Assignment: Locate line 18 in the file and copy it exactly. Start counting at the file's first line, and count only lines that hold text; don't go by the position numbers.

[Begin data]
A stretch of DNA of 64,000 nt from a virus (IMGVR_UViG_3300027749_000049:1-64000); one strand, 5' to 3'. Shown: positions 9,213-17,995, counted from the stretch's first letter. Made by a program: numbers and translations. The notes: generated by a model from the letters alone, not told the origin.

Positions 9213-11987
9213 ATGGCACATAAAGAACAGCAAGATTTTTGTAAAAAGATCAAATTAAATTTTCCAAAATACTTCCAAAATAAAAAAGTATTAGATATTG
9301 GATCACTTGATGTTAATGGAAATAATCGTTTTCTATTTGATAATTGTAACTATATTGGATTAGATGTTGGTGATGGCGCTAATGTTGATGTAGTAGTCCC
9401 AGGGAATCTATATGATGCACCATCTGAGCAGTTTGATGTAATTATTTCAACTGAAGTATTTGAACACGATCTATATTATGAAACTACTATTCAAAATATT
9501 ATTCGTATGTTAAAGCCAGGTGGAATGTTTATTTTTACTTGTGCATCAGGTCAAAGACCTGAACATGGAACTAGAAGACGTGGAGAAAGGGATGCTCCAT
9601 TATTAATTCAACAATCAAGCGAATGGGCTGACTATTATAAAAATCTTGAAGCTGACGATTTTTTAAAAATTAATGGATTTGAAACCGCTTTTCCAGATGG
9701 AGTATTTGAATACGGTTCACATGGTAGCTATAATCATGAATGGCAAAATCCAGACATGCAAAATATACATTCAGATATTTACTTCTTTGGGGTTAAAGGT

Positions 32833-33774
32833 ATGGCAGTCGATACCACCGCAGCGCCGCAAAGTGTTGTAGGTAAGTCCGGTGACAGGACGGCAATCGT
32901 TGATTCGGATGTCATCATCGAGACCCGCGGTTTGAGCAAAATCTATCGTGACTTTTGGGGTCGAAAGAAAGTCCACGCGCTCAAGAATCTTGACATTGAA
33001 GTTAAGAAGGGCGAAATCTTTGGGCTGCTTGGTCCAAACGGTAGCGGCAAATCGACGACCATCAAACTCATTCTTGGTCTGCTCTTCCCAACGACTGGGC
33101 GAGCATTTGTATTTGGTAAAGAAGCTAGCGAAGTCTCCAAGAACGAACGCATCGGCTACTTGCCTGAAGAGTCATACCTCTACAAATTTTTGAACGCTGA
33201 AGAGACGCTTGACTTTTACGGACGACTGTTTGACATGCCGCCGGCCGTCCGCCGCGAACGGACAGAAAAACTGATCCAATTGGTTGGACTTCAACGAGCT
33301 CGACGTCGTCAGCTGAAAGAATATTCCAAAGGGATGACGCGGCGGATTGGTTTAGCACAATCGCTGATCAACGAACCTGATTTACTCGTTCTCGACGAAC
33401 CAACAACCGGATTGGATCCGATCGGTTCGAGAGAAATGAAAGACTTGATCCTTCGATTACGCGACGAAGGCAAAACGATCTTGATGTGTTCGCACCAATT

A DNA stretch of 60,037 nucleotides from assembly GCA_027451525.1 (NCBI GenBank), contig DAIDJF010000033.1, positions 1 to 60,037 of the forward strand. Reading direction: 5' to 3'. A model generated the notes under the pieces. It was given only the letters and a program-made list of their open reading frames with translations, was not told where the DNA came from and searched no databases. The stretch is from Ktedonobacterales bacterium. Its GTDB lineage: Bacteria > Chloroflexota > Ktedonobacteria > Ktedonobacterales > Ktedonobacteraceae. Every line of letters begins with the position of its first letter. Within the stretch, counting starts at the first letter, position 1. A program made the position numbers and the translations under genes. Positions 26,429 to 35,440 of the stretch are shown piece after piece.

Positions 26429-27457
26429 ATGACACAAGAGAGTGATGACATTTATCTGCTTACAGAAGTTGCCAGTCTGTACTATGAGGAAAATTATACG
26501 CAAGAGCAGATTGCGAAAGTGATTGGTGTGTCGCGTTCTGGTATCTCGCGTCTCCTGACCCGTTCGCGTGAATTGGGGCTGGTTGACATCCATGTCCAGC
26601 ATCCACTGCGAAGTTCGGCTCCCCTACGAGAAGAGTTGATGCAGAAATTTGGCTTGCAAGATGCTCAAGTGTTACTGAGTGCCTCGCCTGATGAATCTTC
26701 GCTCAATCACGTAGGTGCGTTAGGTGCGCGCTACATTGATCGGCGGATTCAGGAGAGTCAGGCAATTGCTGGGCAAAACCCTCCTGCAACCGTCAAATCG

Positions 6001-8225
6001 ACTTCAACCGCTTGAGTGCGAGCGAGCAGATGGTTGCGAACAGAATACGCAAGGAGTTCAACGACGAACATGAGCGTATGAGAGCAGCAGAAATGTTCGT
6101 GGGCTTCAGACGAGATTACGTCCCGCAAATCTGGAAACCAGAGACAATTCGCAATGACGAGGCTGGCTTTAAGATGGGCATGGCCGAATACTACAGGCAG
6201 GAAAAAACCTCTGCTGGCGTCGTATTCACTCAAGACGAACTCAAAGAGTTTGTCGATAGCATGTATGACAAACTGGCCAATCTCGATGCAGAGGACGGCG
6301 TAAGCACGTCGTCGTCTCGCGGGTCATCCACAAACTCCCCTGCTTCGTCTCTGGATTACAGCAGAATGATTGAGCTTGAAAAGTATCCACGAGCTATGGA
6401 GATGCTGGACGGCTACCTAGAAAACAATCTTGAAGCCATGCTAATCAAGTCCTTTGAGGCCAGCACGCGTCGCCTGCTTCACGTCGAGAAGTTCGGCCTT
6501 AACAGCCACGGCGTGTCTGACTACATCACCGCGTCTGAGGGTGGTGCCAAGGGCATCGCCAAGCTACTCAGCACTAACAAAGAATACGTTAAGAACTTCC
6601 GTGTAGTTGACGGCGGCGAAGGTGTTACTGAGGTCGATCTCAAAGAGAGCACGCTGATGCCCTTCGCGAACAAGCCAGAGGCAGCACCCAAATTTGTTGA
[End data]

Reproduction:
Positions 26429-27457